How to help your child ease back-to-school anxiety

By Lisa Evans on July 24, 2013
Emotions run high for both parent and child on the first day of school. While you may feel nostalgic watching your little one strap on his backpack, you’re also excited about his starting a new and important life phase. Children, too, can feel anxious about entering a new environment. Your parting words can make the start of school a smooth tradition or a complete disaster.

Don’t say: Don’t worry

Although your first instinct may be to reassure your child at the mention of every fear, Sarah Chana Radcliffe, Toronto psychologist and author of The Fear Fix, says dismissing emotions leaves the child stuck with their fears.

Do say: I know you’re scared and that’s ok

Acknowledge the emotion by repeating it, assuring them that it’s a normal feeling and that it won’t last forever. This can allow nervous children to process their fears faster.

Don’t say: I’ll stay as long as you want

Jennifer Brown, kindergarten teacher at Toronto’s Silverthorn Community School, says letting your child think you’ll stay only prolongs the inevitable separation. “There’s a transference of who they turn to for their needs and comfort and that doesn’t happen if mom and dad are still there,” says Jennifer.

Do say: I’m going home and I’ll meet you outside at 3:30

Simply saying “I’m leaving” can worsen separation anxiety. Sarah recommends talking about what you’re going to do while your child is at school. “Knowing your activities helps ground them and allows them to still feel connected to you,” she says. Pointing out a tree or a fence post where you’ll be waiting for them at the end of the day can also help to calm their anxiety and gives finality to the day.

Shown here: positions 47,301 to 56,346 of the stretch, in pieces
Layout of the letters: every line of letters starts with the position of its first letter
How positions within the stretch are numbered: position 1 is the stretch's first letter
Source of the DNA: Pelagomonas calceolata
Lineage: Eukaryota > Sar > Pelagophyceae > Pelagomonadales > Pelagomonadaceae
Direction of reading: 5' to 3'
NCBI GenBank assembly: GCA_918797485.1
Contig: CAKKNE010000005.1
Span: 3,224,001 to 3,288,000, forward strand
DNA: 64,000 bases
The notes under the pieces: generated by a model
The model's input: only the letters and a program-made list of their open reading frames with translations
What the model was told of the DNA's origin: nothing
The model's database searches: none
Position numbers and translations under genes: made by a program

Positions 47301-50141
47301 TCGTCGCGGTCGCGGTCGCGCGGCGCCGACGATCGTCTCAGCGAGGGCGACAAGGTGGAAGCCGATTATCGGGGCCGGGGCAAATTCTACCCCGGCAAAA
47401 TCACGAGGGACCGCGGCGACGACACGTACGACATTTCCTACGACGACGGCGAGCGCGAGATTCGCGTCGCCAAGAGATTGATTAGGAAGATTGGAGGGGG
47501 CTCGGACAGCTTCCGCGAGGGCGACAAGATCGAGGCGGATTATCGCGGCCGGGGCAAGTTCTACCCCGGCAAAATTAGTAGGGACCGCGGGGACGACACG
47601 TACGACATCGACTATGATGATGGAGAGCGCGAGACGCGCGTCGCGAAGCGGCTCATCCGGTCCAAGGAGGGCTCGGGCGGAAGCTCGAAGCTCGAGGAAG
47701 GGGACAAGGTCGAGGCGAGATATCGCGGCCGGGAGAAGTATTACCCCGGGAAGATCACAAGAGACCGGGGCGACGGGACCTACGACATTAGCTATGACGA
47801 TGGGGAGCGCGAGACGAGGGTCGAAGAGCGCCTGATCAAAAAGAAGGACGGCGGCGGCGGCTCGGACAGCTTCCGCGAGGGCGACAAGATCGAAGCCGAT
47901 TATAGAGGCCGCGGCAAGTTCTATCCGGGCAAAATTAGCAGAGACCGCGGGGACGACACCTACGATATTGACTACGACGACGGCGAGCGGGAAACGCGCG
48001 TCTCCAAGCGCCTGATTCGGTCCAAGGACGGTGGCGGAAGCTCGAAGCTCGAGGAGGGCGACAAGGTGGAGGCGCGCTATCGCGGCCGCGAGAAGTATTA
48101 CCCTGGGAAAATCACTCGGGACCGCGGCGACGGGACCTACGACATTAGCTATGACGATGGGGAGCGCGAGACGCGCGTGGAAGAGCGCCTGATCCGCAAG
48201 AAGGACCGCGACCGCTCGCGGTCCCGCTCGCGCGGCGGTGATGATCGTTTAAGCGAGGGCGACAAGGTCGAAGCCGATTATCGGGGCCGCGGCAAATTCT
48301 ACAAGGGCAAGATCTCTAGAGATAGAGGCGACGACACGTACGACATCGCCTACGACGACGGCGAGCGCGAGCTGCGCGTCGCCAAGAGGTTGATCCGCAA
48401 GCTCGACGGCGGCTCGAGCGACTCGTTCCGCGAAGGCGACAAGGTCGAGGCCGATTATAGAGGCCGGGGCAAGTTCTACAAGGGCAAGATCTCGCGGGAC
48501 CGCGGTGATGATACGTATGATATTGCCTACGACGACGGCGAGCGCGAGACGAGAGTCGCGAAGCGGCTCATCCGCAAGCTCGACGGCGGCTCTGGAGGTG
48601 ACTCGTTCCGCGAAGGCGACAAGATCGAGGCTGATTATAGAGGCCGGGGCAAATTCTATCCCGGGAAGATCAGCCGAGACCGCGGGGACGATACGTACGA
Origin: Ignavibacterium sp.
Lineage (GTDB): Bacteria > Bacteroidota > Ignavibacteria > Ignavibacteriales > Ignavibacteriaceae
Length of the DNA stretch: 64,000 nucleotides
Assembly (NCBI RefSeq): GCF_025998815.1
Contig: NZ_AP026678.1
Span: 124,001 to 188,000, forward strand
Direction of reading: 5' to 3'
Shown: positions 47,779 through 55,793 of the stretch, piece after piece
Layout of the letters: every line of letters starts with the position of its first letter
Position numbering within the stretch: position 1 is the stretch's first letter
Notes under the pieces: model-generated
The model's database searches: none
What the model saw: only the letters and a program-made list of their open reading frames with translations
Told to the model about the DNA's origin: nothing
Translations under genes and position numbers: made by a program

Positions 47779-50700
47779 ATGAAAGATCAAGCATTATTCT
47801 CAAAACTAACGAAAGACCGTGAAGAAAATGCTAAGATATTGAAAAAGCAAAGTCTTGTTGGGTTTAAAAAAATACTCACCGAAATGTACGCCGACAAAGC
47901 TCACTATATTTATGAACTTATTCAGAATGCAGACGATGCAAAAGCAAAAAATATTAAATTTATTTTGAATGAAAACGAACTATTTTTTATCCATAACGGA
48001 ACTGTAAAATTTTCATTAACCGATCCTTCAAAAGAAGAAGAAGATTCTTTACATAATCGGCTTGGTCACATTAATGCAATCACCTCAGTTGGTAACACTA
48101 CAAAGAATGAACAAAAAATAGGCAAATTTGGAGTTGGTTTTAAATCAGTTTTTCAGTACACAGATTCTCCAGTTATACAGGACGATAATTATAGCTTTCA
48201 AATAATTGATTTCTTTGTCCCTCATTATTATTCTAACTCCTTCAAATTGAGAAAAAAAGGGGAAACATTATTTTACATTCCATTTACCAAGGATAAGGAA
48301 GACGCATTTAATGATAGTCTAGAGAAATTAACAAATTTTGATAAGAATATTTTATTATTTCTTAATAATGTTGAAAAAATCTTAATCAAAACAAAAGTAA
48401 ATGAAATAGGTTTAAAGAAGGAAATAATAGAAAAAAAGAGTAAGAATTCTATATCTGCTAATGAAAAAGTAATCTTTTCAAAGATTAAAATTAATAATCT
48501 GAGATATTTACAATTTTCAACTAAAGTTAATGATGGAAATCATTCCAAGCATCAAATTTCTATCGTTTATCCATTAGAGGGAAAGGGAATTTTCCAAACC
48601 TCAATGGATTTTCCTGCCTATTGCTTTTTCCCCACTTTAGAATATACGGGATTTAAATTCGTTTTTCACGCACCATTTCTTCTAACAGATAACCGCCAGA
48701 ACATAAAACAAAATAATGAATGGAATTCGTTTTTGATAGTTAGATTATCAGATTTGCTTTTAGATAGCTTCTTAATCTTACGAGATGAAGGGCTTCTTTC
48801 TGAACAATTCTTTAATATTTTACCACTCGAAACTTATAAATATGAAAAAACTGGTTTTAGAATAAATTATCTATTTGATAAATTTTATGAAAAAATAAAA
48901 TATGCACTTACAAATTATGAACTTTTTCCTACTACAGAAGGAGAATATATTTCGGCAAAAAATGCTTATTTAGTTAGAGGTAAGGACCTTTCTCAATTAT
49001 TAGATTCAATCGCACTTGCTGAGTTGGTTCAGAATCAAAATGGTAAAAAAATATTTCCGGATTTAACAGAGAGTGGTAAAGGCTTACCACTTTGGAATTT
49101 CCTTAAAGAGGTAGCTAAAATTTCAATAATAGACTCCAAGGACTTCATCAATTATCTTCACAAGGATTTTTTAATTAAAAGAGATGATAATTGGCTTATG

Don’t say: I missed you

“In many cases, the first separation can be harder on the parent than the child,” says Sarah. Even if you did miss your child, sharing how sad the separation made you feel will burden your child with guilt and makes it more difficult to enjoy school.

Do say: Tell me about your day

Creating a ritual to share stories about your day can make going to school seem fun and exciting.

Don’t say: Why are you still upset?

Don’t worry that something is wrong with your child if they take longer than others to adjust. Brown says it isn’t uncommon for kids to take a month or two to get over separation anxiety. If your child is still struggling after two months, it may be time to get some professional help.

Do say: I know this has been difficult, but it will be ok

Talking about school in a positive way and reinforcing the idea that school is important and fun can help ease the transition. “They’ve got a lot of school ahead of them so you want those initial years to be positive,” says Jennifer.

The anxious body

The start of school is bound to cause butterflies to swirl in the tummy of both parent and child. Physical reactions to anticipatory anxiety are normal, says psychologist Sarah Chana Radcliffe. If anxiety persists, consider these natural remedies in consultation with your healthcare provider.

Chamomile tea: This child-friendly herbal beverage can be sipped before bed to help calm mild nervousness.

Yoga: Children can benefit from yoga because it helps them practise relaxation techniques such as breathing and meditation, which come in handy in anxious situations or at bedtime.

Muscle relaxation: Lay with your child at bedtime wiht the lights out and do a toe-to-head muscle stretch and release. Start with wiggling the toes and work your way up to the head, joint by joint.

A hot bath: Another great way to ease nerves and promote sleep is a long, warm bath before bed. Fingers may look like raisins, but a good soak can help your child prepare for sleep.

Still sleepless? Speak to your child’s healthcare provider about other treatment alternatives.

Originally published in ParentsCanada magazine, August/September 2013.

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